No symbol better signifies our nation’s greatness or inspires respect and love of country than our American flag-the Stars and Stripes. That is why The National Exchange Club encourages all Americans to properly fly the flag as an ongoing, highly visible expression of that respect. To accomplish this simple goal, Exchange has an effective program known as Proudly we Hail. It encourages regular display of the flag by individuals, commercial establishments and industries by honoring them through the presentation of a specially designed plaque. Every club member can participate in the program because it is the individual member who watches for and nominates potential recipients. This outstanding program promotes Americanism as well as community recognition by the sponsoring Exchange Club.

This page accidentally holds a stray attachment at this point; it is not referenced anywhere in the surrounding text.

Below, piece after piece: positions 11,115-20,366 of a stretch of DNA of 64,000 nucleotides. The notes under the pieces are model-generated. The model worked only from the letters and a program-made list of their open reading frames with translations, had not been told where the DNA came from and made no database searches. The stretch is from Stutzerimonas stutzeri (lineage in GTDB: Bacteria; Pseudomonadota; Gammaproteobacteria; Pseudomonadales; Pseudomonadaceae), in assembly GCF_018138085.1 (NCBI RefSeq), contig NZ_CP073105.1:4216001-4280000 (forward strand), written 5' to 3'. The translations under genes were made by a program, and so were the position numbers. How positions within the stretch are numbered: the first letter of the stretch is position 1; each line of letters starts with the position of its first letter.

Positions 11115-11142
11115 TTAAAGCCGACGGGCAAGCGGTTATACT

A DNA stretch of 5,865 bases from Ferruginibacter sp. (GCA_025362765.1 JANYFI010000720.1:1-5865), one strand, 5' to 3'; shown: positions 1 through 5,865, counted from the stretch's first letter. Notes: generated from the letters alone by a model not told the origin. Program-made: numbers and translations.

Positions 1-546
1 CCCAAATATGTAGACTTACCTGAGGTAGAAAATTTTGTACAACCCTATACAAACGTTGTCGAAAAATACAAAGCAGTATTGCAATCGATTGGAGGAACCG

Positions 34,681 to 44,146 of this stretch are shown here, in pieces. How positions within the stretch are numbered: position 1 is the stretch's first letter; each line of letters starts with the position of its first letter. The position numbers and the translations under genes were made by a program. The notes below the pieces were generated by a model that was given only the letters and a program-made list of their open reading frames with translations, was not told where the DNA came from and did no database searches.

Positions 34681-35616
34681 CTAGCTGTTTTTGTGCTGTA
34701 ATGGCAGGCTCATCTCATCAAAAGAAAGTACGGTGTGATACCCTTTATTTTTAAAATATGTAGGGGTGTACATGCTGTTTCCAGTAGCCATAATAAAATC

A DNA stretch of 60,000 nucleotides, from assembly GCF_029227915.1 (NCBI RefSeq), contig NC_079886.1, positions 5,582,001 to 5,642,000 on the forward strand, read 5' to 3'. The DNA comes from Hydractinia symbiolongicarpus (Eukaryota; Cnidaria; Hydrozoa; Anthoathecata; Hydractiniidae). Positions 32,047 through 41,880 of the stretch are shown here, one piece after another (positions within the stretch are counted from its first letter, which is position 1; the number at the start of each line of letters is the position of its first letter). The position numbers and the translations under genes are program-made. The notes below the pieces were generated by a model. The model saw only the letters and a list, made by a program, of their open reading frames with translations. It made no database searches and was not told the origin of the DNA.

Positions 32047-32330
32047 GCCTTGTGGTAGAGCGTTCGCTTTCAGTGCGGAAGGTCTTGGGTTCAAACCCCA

The real political power in this country lies with people who have never used it-the people who don’t vote. The National Exchange Club has developed this project to encourage Americans to “Get Out the Vote.” Americans are given the freedom of choice-to choose which candidate to elect or whether to vote at all. An alarming number of citizens are choosing the second option, leaving only a handful of people to decide who will run our country. Through this exciting program, clubs will educate and encourage people not only to register, but to cast their vote on election day.